I grew up at temescal cliffs and it's a whole different ball of wax compared to this spot. I'm going out there now again for a hike, may take some more photos
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Old Dec 12, 2012, 07:00 PM
Silent Flight
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United States, CA, Cypress
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My Grand parents lived in Santa Cruz and I've been there a number of times. I have to agree there is some pretty country around there. Am I correct in guessing the slope is north of the city? I'm sure there are plenty of SC slopers that could help you out if you liked, but as long as the wind direction is good, I'd don't think you'd have too big of a problem tossing a Radian or something off there.

You can also check out www.slople.com to see if there are any previously identified slopes in the area. Take the data from the above link with a grain of salt, it's not always the most accurate.

-Jonathan
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Old Dec 13, 2012, 02:37 AM
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United States, CA, Big Bear Lake
Joined Nov 2007
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That place looks great. Fly in that little bowl and you're sure to find some pretty solid air.
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Old Dec 15, 2012, 07:53 PM
Ochroma Lagopus Tekton
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Blackstock, South Carolina
Joined Sep 2007
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Is there a minimum gradient for sloping? My club's flying field is atop an old landfill with a good uninterrupted 100 feet elevation gain from the bottom of the canyon, and facing into the prevailing wind to boot, but it's a long way from being a cliff face.
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Old Dec 15, 2012, 08:40 PM
Crikey never leave beer behind
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Mt Annan Sydney Australia
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Then its just about perfect I guess a 45 to 60 deg slope is really optimum but definitely not needed
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Old Dec 15, 2012, 08:45 PM
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Quote:
Originally Posted by Fly Wheel View Post
Is there a minimum gradient for sloping? My club's flying field is atop an old landfill with a good uninterrupted 100 feet elevation gain from the bottom of the canyon, and facing into the prevailing wind to boot, but it's a long way from being a cliff face.
Somebody correct me if I'm wrong but I believe anything more than 30 degrees but obviously the steeper the better but you will really need the wind to be head on and not at an angle.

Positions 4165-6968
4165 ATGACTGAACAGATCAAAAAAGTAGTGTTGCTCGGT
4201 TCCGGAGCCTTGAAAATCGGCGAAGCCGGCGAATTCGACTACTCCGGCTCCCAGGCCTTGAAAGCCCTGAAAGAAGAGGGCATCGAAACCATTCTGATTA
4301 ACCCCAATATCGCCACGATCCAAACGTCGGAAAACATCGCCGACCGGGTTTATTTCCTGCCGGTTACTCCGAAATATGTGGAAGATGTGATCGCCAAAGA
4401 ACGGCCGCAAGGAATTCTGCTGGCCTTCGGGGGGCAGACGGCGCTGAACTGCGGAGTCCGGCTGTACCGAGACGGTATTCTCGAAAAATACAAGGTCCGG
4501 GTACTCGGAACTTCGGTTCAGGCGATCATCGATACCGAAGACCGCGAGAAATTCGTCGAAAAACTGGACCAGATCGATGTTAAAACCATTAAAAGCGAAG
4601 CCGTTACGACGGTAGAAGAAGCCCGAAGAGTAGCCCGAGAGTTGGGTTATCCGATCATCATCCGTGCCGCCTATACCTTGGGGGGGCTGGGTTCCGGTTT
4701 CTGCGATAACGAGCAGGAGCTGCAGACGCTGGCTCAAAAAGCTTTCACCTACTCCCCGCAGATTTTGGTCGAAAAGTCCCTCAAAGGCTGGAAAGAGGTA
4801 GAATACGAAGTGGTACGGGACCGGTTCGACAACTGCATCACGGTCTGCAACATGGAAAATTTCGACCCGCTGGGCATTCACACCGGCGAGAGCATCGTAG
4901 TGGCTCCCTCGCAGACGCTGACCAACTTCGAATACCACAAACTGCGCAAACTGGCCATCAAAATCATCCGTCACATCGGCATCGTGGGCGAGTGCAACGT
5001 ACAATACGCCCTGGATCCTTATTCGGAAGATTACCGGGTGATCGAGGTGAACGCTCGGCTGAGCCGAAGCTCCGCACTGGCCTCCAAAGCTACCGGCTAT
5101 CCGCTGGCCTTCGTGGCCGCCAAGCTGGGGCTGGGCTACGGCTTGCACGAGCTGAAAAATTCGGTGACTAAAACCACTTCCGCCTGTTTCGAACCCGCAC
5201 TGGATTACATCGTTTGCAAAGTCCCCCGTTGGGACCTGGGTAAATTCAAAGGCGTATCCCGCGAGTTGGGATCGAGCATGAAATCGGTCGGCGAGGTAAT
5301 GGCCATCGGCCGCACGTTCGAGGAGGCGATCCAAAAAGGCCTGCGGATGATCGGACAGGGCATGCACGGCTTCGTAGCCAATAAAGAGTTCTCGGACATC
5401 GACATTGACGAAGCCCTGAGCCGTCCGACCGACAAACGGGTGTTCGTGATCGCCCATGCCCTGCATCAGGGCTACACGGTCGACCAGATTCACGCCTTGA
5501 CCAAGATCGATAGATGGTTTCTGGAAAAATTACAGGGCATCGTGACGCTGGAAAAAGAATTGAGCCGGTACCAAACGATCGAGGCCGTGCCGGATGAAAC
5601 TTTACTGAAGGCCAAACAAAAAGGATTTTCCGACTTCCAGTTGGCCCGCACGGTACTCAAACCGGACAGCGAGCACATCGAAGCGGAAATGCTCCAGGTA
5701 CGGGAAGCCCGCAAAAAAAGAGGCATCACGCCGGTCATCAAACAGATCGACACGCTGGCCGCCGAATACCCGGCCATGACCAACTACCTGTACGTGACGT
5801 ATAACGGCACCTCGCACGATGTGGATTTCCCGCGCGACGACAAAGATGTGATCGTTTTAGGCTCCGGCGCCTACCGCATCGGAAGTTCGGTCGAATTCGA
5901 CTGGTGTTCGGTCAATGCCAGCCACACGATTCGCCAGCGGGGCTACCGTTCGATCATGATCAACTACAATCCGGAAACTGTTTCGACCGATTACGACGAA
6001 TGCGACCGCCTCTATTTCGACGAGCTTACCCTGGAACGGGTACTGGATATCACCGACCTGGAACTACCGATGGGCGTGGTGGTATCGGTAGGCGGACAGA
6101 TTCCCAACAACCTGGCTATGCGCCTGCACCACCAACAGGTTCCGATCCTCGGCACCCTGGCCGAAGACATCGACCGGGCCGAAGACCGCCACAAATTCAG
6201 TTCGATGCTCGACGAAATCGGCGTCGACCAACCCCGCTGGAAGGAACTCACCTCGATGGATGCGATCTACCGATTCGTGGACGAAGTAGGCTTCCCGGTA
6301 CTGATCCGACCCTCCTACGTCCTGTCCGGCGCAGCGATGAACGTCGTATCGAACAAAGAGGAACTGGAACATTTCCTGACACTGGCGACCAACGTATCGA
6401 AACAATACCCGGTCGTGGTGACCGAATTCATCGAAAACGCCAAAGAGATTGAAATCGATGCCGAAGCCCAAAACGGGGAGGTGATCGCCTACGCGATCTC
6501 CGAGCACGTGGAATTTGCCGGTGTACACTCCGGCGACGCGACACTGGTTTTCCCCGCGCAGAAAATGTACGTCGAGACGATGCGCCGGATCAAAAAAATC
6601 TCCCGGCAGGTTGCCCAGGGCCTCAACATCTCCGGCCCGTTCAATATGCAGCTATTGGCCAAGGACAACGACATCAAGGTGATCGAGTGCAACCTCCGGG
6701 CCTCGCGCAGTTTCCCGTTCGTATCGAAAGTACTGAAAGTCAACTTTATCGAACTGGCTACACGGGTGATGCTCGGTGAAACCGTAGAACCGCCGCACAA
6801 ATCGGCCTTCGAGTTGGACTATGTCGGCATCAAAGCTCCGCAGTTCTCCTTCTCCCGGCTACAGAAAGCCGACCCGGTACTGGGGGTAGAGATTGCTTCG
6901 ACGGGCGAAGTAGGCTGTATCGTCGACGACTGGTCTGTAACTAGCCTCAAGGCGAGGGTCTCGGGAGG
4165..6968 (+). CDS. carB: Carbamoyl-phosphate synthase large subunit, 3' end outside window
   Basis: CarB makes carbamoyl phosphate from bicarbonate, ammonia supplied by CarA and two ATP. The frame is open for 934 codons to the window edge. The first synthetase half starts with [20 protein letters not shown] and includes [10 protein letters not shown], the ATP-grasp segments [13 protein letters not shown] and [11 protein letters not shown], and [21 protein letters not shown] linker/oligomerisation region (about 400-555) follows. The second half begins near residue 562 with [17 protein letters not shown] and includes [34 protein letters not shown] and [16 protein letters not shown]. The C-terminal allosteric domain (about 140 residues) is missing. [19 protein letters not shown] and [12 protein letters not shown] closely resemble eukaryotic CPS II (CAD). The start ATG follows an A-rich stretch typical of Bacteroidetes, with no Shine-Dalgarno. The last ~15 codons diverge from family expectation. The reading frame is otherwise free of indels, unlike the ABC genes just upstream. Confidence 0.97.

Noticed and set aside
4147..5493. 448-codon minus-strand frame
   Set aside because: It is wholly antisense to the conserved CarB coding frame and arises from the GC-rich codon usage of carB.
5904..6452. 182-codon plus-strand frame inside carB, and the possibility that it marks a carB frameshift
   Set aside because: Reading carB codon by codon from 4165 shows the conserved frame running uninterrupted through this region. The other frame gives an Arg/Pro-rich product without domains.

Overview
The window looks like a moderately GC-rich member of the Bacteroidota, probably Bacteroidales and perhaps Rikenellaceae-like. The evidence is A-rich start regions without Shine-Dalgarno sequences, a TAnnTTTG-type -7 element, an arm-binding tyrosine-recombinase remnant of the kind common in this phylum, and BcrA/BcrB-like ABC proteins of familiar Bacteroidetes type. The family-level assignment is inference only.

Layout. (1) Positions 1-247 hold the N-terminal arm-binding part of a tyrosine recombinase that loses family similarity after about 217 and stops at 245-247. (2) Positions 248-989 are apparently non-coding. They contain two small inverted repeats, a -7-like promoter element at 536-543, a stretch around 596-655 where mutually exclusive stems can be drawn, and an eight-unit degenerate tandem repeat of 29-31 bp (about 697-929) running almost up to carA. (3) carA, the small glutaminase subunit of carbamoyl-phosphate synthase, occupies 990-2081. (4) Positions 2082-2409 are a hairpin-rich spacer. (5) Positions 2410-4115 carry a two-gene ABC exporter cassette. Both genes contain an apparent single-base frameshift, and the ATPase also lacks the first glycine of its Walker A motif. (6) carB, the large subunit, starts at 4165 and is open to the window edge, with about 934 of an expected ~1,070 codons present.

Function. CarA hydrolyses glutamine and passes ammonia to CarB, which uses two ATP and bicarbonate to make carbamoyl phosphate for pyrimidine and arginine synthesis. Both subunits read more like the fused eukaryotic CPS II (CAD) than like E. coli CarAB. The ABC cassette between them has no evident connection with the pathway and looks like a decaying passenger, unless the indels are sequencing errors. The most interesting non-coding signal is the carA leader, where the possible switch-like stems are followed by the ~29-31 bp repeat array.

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Old Dec 15, 2012, 08:56 PM
Crikey never leave beer behind
steve wenban's Avatar
Mt Annan Sydney Australia
Joined Dec 2003
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This give the perfect example of just how littl is needed
http://www.rcgroups.com/forums/showp...&postcount=311
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Old Dec 15, 2012, 10:40 PM
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Lakewood, Colorado
Joined Aug 2002
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What most people think of as "about 45 degrees" is usually more like 25-30 degrees,
and you can slope on even less than that. 45 degrees feels uncomfortably steep to most
people (like if you tripped, you'd roll to the bottom, kind of steep).
And yes, built up landfills will work. There's a famous one "Mount Trashmore" in Florida
and a couple others that people fly around the country. Lower angle slopes tend to need a
little more vertical draw, slippery planes and medium to light winds straight in. If the wind
is off angle, they don't work. They're also easily blown out with higher winds.
By comparison, a true 45 degree slope will support heavy planes in very light winds, and
go totally ballistic in big winds. Vertical slopes will do the same, but then landing can
become a serious challenge. We have one slope that has a 600 foot draw at about 35
degrees and the last 40 feet are vertical. I've gone 158mph in a frontside dive there. In
a 40mph wind, it can be dead quiet 15 feet back from the lip and can hear the planes
whooshing around 200 yards away. The problem is, the rotor behind the lip extends
back 200+ yards, so have to get the plane really high, while walking backwards
for 100 yards, then bring it high high overhead downwind another 200 yards past that
(all while continuing to walk downwind), dive straight down, and scoot it in under the
rotor and land with some decent forward momentum to avoid getting flipped over by turbulence
200 yards back from the lip.

ian